Later studies indicate that online journalists and editors downscale the value of multimedia content: Thorsten Quandt et al. (2006) (only abstract available for free) found that multimedia was considered to be the least important feature of web technology for online journalism. John O’Sullivan (2005) found similar results in his qualitative interviews with Irish online journalists (only abstract available for free). Niel Thurman and Ben Lupton interviewed 10 senior editors and managers affiliated with British online news providers and found that the general sentiment was that “text was still core” (2008, p. 15). However, in his PhD dissertation (which is not available online)  Arne H. Krumsvik, in interviews with CNN and NRK (Norwegian public broadcaster) executives, found a much more positive attitude towards multimedia than towards interactivity and hypertext (2009, p. 145). And in a recent case study of multimedia content on the BBC online (only abstract available for free),  Einar Thorsen concludes that video content has increased tremendously (Thorsen, 2010).

User studies

There are not many studies that investigate the users’ attitudes towards multimedia news online.  In an experimental study (pdf), S. Shyam Sundar (2000) found that those who read text-only versions of a story gained more insight into the topic of the story than those who read/viewed multimedia versions of the same story. Hans Beyers (2005) (pdf) found that only 26.4 of the Flemish online newspaper readers in his survey thought the added value of multimedia was an important reason to read online newspapers.

Multimedia summarized

To summarize the findings of the research on multimedia in online journalism deriving from the techno-approach, it seems that multimedia remains the least developed of the assets offered to journalism by Internet technology. Online journalism is mostly about producing, distributing and consuming written text in various forms, even though some recent studies describe an increase in the use of especially video. This falls in line with the general increase in online video watching described in a recent Pew Internet report. However, it seems that online news sites are struggling to cope with multimedia.

In the last part of this series I will conclude on what we might learn from the research on the utilization of hypertext, interactivity and multimedia in online journalism. Might their be other ways of understanding the development of online journalism then through the lens of technological innovation?

What I expect at news:rewired — and what I hope will happen

Screen shot 2010-01-06 at 11.23.20Next Thursday is the news:rewired event at City University London, which is being put on by the good people at journalism.co.uk. I’ll be on hand as a delegate.

All of the bases will be covered, it seems: Multimedia, social media, hyperlocal, crowdsourcing, datamashups, and news business models.

Continue reading

Online video viewing has no ‘peak times’, says research

“Unlike television consumption, which mostly happens during hours of 8 pm to 11 pm, people across all demographics are watching online videos consistently throughout the day and night, with the exception of dinnertime… this fundamental shift in consumer behavior opens up opportunities… [to] leverage online video to reach target audiences more often than just once a week.”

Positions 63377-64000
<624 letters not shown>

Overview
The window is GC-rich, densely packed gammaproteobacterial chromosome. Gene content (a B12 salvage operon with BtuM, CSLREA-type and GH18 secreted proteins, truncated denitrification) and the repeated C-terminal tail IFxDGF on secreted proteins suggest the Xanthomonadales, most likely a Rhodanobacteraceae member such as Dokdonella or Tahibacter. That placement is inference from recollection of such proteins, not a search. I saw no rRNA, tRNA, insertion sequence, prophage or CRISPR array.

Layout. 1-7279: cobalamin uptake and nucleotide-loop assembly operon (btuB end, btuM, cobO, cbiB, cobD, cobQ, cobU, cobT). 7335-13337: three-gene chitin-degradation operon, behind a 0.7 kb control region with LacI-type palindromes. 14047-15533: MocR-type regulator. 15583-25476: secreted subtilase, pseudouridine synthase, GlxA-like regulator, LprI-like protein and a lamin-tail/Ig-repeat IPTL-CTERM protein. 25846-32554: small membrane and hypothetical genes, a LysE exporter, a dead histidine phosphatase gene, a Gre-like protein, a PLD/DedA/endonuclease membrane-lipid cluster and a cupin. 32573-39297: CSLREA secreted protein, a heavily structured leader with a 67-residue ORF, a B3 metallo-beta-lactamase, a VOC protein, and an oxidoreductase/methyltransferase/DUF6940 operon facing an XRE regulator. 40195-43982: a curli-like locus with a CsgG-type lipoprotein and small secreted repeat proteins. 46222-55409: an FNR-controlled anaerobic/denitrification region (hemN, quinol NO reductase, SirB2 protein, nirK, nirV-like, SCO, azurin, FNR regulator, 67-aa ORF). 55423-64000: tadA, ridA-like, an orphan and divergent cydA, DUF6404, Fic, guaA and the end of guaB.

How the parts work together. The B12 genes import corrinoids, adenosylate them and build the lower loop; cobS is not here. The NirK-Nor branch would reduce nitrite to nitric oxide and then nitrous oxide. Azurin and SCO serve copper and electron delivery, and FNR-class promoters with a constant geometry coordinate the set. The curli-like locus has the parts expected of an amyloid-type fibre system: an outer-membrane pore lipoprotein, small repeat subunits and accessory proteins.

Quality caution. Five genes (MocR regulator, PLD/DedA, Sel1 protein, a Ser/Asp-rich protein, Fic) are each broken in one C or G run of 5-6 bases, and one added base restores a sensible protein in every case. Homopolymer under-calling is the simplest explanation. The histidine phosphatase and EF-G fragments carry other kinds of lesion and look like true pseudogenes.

Full post with statistics here.

Newspapers on Twitter – how the Guardian, FT and Times are winning

National newspapers have a total of 1,068,898 followers across their 120 official Twitter accounts – with the Guardian, Times and FT the only three papers in the top 10. That’s according to a massive count of newspaper’s twitter accounts I’ve done (there’s a table of all 120 at that link).

The Guardian’s the clear winner, as its place on the Twitter Suggested User List means that its @GuardianTech account has 831,935 followers – 78% of the total …

@GuardianNews is 2nd with 25,992 followers, @TimesFashion is 3rd with 24,762 and @FinancialTimes 4th with 19,923.

Screenshot of the data

Screenshot of the data

Other findings

  • Glorified RSS Out of 120 accounts, just 16 do something other than running as a glorified RSS feed. The other 114 do no retweeting, no replying to other tweets etc (you can see which are which on the full table).
  • No following. These newspaper accounts don’t do much following. Leaving GuardianTech out of it, there are 236,963 followers, but they follow just 59,797. They’re mostly pumping RSS feeds straight to Twitter, and  see no reason to engage with the community.
  • Rapid drop-off There are only 6 Twitter accounts with more than 10,000 followers. I suspect many of these accounts are invisible to most people as the newspapers aren’t engaging much – no RTing of other people’s tweets means those other people don’t have an obvious way to realise the newspaper accounts exist.
  • Sun and Mirror are laggards The Sun and Mirror have work to do – they don’t seem to have much talent at this so far and have few accounts with any followers. The Mail only seems to have one account but it is the 20th largest in terms of followers.

The full spreadsheet of data is here (and I’ll keep it up to date with any accounts the papers forgot to mention on their own sites)… It’s based on official Twitter accounts – not individual journalists’. I’ve rounded up some other Twitter statistics if you’re interested.